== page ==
– Sustainable farm enterprises believe that cash flow and weak markets are major hurdles to financing, and not that lenders are biased against them, organic or their lifestyle choices.


  1. The lending community should facilitate farm entrepreneur access to outside training and technical assistance regarding capitalization and business plan development. Lenders can learn about, network with and support these technical assistance providers.
  2. A third party institution should oversee data collection on specialty and organic crop production and prices so that farmers and lenders can use them in business planning and underwriting. The NC Department of Agriculture currently does this for conventional farmers.
  3. Lenders should actively support efforts to improve the infrastructure needed to bring niche and organic products to market. For example, lenders could provide financing and other support to community farmers’ markets, farmer cooperatives and retailers selling organic/local produce.
  4. Financial institutions should undertake efforts to become better educated about sustainable agriculture and the resulting business opportunities. Lenders will need to monitor the rapid pace of developments in this business sector. Self-Help has developed materials that outline how financial institutions can better underwrite to this sector and will share those materials with the financial sector.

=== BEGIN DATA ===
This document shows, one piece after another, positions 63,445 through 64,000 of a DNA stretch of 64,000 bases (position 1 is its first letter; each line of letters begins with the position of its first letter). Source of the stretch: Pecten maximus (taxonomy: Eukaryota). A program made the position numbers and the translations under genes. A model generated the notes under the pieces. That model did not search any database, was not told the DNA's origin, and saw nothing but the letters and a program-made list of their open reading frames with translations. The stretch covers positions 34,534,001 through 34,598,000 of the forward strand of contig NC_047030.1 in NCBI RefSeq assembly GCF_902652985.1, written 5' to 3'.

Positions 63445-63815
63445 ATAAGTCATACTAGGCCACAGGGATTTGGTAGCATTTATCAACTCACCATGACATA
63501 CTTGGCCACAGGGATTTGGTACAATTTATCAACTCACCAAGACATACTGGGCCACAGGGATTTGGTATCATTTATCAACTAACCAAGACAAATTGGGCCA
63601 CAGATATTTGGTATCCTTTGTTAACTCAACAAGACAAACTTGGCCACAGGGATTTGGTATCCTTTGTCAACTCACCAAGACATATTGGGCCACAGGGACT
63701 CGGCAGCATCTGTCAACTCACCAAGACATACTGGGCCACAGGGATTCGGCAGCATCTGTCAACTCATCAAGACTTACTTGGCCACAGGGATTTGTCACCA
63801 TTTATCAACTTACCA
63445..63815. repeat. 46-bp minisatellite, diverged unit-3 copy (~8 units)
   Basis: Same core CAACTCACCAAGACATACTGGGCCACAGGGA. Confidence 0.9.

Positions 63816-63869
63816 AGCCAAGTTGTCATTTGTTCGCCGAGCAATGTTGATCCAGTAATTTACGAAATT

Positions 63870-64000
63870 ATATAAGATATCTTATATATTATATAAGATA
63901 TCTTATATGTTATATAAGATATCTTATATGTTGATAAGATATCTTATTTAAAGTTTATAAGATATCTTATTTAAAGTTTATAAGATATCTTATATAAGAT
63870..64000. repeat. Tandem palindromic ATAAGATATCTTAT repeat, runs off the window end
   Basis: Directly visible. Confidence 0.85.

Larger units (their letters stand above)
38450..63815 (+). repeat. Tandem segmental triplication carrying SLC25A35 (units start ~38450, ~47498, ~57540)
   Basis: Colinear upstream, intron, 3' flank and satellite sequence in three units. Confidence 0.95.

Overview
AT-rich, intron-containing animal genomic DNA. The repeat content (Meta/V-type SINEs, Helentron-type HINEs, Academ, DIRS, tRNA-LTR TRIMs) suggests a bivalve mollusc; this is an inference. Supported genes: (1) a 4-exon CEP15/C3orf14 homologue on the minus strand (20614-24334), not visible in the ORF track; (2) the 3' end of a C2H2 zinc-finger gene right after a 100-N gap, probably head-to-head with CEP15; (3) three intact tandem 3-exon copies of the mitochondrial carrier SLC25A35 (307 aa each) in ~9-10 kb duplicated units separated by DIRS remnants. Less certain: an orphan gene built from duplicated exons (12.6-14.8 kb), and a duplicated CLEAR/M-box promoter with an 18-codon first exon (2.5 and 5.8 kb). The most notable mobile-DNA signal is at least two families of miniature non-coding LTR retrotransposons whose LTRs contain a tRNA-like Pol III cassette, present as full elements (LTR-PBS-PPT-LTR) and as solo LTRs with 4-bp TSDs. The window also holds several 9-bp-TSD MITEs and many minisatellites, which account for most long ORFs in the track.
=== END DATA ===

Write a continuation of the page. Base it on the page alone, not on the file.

5. The USDA Farm Service Agency, Farm Credit System institutions, the U.S. Small Business Administration and other lenders should investigate ways they might improve marketing of their programs and products to sustainable farmers, encourage entrepreneurial farming through collaboration and training, and reform underwriting and program rules to increase access to credit by sustainable farmers.
  6. Federal/state government officials, community development financial institutions (CDFIs) and other interested funders should investigate incentives such as dedicated loan capital and/or credit enhancements. CDFIs should explore the opportunity to be a new conduit for small farm finance to the extent that this fits their historic mission of rural development, new enterprise development and bridging credit gaps.

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© 2015 The Weston A. Price Foundation for Wise Traditions in Food, Farming, and the Healing Arts.